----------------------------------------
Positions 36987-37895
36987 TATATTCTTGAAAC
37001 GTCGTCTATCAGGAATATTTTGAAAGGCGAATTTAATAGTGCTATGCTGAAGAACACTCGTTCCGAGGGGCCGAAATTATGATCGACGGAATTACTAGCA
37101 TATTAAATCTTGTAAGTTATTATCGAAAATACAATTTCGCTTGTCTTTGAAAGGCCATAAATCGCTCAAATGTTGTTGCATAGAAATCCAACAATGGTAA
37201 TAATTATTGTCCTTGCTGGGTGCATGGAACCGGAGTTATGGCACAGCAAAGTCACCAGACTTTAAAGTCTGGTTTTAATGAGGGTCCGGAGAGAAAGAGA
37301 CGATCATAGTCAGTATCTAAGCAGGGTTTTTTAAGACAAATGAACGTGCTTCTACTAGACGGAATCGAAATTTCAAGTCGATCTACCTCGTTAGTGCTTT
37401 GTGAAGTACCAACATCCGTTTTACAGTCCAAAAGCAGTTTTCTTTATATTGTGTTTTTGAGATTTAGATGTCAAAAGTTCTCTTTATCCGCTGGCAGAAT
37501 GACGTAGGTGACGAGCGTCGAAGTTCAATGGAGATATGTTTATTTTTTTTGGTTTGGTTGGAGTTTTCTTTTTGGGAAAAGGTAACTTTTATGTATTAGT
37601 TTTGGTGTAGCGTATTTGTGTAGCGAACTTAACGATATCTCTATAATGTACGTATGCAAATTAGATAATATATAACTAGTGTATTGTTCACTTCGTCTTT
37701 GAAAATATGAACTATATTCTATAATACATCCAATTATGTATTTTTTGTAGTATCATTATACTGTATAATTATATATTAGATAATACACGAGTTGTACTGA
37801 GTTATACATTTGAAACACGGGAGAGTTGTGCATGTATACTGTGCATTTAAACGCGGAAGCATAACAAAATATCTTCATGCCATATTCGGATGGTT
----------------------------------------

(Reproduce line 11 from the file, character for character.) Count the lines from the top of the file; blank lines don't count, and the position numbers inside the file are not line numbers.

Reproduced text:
37801 GTTATACATTTGAAACACGGGAGAGTTGTGCATGTATACTGTGCATTTAAACGCGGAAGCATAACAAAATATCTTCATGCCATATTCGGATGGTT